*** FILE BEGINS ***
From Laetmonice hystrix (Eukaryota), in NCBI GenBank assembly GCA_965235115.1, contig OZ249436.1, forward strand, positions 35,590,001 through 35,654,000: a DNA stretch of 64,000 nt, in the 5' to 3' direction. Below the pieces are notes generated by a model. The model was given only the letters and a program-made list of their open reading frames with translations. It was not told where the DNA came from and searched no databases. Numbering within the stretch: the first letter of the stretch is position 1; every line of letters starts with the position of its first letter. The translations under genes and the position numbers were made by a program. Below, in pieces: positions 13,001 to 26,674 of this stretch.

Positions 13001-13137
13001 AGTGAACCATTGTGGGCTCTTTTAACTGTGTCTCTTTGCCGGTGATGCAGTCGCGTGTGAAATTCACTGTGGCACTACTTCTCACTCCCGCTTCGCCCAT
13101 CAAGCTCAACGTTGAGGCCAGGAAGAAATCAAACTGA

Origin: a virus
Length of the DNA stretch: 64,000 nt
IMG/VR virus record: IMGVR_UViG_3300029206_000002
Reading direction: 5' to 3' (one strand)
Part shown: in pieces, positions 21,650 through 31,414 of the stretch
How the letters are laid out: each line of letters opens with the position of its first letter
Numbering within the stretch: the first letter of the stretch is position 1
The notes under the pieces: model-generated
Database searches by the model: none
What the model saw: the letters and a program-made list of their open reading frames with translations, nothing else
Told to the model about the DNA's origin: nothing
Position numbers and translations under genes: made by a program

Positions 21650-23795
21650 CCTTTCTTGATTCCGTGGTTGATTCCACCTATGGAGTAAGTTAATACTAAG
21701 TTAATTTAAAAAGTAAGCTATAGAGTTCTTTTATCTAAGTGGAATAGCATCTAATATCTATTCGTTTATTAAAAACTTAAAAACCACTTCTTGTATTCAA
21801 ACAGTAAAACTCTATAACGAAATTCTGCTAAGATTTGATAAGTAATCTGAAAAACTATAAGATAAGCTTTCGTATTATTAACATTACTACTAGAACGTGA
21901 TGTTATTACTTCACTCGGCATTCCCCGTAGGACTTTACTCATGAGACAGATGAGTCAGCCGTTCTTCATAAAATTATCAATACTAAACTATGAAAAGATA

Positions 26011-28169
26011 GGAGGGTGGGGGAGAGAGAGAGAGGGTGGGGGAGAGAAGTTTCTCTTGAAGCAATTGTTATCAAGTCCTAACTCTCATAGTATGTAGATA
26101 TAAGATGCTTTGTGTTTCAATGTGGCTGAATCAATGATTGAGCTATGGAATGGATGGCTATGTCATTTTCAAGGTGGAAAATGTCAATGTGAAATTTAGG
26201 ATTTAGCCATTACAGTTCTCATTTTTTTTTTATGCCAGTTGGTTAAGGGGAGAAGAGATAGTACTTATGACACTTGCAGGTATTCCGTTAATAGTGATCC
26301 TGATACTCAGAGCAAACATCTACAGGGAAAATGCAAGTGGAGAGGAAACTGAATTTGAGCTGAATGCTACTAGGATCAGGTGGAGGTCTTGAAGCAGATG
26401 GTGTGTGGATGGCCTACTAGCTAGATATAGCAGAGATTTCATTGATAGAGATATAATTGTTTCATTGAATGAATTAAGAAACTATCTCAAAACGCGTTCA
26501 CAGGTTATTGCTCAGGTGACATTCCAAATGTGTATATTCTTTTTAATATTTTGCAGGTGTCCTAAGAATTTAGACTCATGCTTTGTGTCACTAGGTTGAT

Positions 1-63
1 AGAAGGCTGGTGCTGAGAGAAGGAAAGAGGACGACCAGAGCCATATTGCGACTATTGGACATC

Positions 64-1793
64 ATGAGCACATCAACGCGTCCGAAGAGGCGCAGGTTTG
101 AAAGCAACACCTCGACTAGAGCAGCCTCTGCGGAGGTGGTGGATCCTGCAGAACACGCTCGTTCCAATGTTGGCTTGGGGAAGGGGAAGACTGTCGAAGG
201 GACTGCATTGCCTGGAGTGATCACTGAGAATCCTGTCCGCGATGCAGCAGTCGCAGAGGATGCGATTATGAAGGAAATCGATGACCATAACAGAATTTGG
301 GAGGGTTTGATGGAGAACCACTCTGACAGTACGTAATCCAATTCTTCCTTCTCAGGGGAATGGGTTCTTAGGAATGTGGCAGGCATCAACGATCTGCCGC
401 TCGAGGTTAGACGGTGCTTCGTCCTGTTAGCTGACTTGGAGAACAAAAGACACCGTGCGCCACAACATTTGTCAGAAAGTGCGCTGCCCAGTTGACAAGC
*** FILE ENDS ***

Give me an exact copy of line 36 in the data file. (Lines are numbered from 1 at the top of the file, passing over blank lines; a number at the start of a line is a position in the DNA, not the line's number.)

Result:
401 TCGAGGTTAGACGGTGCTTCGTCCTGTTAGCTGACTTGGAGAACAAAAGACACCGTGCGCCACAACATTTGTCAGAAAGTGCGCTGCCCAGTTGACAAGC